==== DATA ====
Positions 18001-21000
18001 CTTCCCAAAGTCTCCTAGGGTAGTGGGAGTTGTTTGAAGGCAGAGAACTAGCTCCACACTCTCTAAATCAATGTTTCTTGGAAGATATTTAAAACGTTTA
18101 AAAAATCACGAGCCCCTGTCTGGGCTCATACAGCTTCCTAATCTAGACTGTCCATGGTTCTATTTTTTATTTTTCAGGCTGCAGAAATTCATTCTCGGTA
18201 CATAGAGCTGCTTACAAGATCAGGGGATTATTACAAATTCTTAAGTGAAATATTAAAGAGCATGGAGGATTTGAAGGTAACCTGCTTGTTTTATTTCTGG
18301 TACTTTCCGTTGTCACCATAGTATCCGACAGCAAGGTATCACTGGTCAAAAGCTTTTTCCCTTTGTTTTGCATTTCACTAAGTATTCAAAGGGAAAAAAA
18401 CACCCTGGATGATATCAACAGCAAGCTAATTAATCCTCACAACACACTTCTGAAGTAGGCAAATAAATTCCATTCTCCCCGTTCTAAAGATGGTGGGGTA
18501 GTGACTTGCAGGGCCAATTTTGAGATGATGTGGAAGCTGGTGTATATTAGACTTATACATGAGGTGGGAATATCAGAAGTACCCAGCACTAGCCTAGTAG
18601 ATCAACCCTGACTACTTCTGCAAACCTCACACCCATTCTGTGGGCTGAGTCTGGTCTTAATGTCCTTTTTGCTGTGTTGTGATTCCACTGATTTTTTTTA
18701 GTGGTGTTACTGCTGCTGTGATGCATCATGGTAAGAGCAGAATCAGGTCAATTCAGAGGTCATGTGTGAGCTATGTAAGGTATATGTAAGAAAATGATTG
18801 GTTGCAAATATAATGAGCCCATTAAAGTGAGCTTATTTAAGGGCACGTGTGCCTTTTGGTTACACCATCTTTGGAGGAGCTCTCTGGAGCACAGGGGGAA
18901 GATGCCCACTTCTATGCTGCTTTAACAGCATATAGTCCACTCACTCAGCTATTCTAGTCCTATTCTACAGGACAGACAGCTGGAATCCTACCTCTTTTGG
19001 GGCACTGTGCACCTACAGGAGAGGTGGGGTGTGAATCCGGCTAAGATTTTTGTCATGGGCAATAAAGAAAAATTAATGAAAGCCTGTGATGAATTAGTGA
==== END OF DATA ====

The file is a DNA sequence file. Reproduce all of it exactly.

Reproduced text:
Positions 18001-21000
18001 CTTCCCAAAGTCTCCTAGGGTAGTGGGAGTTGTTTGAAGGCAGAGAACTAGCTCCACACTCTCTAAATCAATGTTTCTTGGAAGATATTTAAAACGTTTA
18101 AAAAATCACGAGCCCCTGTCTGGGCTCATACAGCTTCCTAATCTAGACTGTCCATGGTTCTATTTTTTATTTTTCAGGCTGCAGAAATTCATTCTCGGTA
18201 CATAGAGCTGCTTACAAGATCAGGGGATTATTACAAATTCTTAAGTGAAATATTAAAGAGCATGGAGGATTTGAAGGTAACCTGCTTGTTTTATTTCTGG
18301 TACTTTCCGTTGTCACCATAGTATCCGACAGCAAGGTATCACTGGTCAAAAGCTTTTTCCCTTTGTTTTGCATTTCACTAAGTATTCAAAGGGAAAAAAA
18401 CACCCTGGATGATATCAACAGCAAGCTAATTAATCCTCACAACACACTTCTGAAGTAGGCAAATAAATTCCATTCTCCCCGTTCTAAAGATGGTGGGGTA
18501 GTGACTTGCAGGGCCAATTTTGAGATGATGTGGAAGCTGGTGTATATTAGACTTATACATGAGGTGGGAATATCAGAAGTACCCAGCACTAGCCTAGTAG
18601 ATCAACCCTGACTACTTCTGCAAACCTCACACCCATTCTGTGGGCTGAGTCTGGTCTTAATGTCCTTTTTGCTGTGTTGTGATTCCACTGATTTTTTTTA
18701 GTGGTGTTACTGCTGCTGTGATGCATCATGGTAAGAGCAGAATCAGGTCAATTCAGAGGTCATGTGTGAGCTATGTAAGGTATATGTAAGAAAATGATTG
18801 GTTGCAAATATAATGAGCCCATTAAAGTGAGCTTATTTAAGGGCACGTGTGCCTTTTGGTTACACCATCTTTGGAGGAGCTCTCTGGAGCACAGGGGGAA
18901 GATGCCCACTTCTATGCTGCTTTAACAGCATATAGTCCACTCACTCAGCTATTCTAGTCCTATTCTACAGGACAGACAGCTGGAATCCTACCTCTTTTGG
19001 GGCACTGTGCACCTACAGGAGAGGTGGGGTGTGAATCCGGCTAAGATTTTTGTCATGGGCAATAAAGAAAAATTAATGAAAGCCTGTGATGAATTAGTGA